Monday, October 29, 2012

Considering a Career in Student Affairs?

As National Careers in Student Affairs Month comes to a close, I found these wonderful Chronicle of Higher Education articles about the many possibilities that you can pursue with a career in student affairs.
Last updated in 2011, I highly recommend this StudentAffairs.com blog for career advice: Inside the Search

Prospective and current students should also become familiar with the two largest student affairs professional organizations in America:
  • American College Personnel Association
  • National Association for Student Personnel Administrators
[UPDATE: 02/05/2013]: NASPA released a webinar entitled "Successful Careers in Student Affairs." You can watch the video below.

Watch live streaming video from higheredjobs at livestream.com

Thursday, October 25, 2012

Review: Professionalism and Social Change - From the Settlement House Movement to the Neighborhood Centers, 1886 to the Present (1987) by Judith Ann Trolander

Professionalism and Social Change: From the Settlement House Movement to the Neighborhood Centers, 1886 to the Present (1987), by Judith Ann Trolander, is a historical research study on the controversies and decline of the American settlement house movement (1886-1986). The post-WWII settlement houses experienced rapid professionalization and change: black male staff replaced white female staff, and neighborhoods changed with urban renewal and and black migration to the cities.
Settlement houses historically fulfilled their purposes in two ways: it provided immediate educational and recreational services and brought about social reform (and thus alleviated social problems) in their respective communities. In the 1980s, the social work profession was transitioning from social reform and political action of the 1960s to psychotherapy and direct services delivery. This change corresponded to the growing conservative political climate at the time. In some ways, the timing and publication of Trolander's book encouraged further discussion about the future of settlement houses (and community social work in general) when its influence was diminishing in the new era of privatization and devolution.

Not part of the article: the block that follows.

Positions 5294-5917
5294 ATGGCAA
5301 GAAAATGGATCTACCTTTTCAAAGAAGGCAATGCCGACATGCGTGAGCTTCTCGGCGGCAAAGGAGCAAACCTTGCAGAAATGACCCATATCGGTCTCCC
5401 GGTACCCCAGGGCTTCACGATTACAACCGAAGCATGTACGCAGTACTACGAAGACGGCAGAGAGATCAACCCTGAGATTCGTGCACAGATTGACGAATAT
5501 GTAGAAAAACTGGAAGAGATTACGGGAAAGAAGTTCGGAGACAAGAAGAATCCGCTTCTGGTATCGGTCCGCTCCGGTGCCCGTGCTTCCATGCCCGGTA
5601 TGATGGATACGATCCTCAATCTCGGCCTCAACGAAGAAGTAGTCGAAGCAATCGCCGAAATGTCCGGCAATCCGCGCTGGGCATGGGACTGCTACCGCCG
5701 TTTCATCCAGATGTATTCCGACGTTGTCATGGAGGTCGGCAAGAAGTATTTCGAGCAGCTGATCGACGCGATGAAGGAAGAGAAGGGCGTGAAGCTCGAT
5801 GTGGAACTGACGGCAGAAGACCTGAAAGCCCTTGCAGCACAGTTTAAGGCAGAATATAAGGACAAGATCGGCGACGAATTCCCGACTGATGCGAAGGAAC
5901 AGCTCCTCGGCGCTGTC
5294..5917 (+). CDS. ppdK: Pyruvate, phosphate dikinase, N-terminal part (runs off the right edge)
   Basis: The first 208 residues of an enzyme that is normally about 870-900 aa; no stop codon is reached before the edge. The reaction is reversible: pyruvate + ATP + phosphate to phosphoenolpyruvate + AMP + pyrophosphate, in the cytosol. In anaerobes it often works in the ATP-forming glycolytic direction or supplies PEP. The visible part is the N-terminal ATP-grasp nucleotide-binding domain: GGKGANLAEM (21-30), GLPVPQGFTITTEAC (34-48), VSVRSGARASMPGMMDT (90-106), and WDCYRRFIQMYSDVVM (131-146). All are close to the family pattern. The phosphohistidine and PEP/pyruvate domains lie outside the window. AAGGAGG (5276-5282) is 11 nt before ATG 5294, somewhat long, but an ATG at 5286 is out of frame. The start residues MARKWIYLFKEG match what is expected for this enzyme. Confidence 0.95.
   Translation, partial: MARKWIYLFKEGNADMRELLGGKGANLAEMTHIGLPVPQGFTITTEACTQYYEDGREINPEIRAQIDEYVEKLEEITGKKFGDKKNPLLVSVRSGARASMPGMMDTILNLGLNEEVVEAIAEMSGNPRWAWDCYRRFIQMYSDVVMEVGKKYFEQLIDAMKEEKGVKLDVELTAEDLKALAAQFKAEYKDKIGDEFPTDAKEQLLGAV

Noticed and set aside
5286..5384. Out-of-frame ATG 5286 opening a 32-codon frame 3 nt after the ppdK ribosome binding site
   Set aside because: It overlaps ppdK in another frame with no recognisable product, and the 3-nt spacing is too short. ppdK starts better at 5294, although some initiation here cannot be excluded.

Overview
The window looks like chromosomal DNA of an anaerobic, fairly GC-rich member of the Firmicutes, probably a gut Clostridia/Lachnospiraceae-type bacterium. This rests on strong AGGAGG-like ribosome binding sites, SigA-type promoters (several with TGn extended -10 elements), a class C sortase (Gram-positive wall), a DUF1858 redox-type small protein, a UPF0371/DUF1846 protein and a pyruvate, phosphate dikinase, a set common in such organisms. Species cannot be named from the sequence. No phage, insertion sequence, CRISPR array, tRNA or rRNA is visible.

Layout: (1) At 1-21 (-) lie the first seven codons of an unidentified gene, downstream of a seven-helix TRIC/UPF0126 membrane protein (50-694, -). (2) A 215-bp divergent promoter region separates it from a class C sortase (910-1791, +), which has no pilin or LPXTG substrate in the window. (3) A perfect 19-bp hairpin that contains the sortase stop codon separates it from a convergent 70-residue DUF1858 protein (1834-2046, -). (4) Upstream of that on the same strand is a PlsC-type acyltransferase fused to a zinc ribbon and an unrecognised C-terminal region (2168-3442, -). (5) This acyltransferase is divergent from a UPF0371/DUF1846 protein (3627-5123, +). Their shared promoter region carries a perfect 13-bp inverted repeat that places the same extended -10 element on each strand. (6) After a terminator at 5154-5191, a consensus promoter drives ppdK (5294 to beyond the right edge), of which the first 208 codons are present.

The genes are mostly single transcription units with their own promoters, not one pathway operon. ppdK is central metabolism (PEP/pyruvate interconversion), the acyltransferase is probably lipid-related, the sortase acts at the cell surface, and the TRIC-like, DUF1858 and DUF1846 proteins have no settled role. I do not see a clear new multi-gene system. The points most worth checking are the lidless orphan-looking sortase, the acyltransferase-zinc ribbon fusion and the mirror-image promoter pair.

Settlement houses participated in three major reform periods in the 20th century: the Progressive Era (1890s-1920s), the New Deal (1930s-1940s), and the Great Society (1960s-1970s). In my opinion, the settlement house movement was shaped by social, external forces rather than its influence on the community. In return, settlement houses adapted to new clienteles in order to influence social change. Settlement houses played a significant role in formulating the current social welfare structure as well as experimenting with social services. Professionalism and Social Change is an excellent book to read if you are interested in urban social welfare history.

Judith Ann Trolander is Professor Emerita of History at the University of Minnesota-Duluth. She received her Ph.D. in American History and M.S. in Library Science from Case Western Reserve University.



Monday, October 22, 2012

NPR: Detroit-Area Students Say They've Been Denied The Right To Read

Last year, I highlighted the growing illiteracy problem in the Detroit area. I also wrote a paper about how this was a social injustice issue in my social work program. Below is more evidence on how struggling school districts failed to teach remedial education to underprivileged students.
Eight Detroit-area public school students returning to classes this week are plaintiffs against a school system they say has failed them. Their families and the American Civil Liberties Union say that the Highland Park school system has denied the students the right to learn to read, and that the state has a responsibility to fix that. Michelle Johnson has five children in Highland Park schools. Her daughter is heading into the 12th grade, but can read at only about the fourth-grade level. "It's heartbreaking every morning when you get up and people look in your face and say, 'Oh, that's that lady, her daughter can't read,' " Johnson says. ... The lawsuit accuses the state of failing to enforce a Michigan law that says students who do poorly on standardized reading tests — which are given in the fourth or seventh grades — must receive remedial help to bring them up to grade level. Rosenbaum is asking a judge to enforce that law. "The fact is that this is the first 'right to read' case, but it won't be the last," he says. "The reality is that there are children throughout Michigan and throughout the country whose ZIP code is determining their educational opportunities."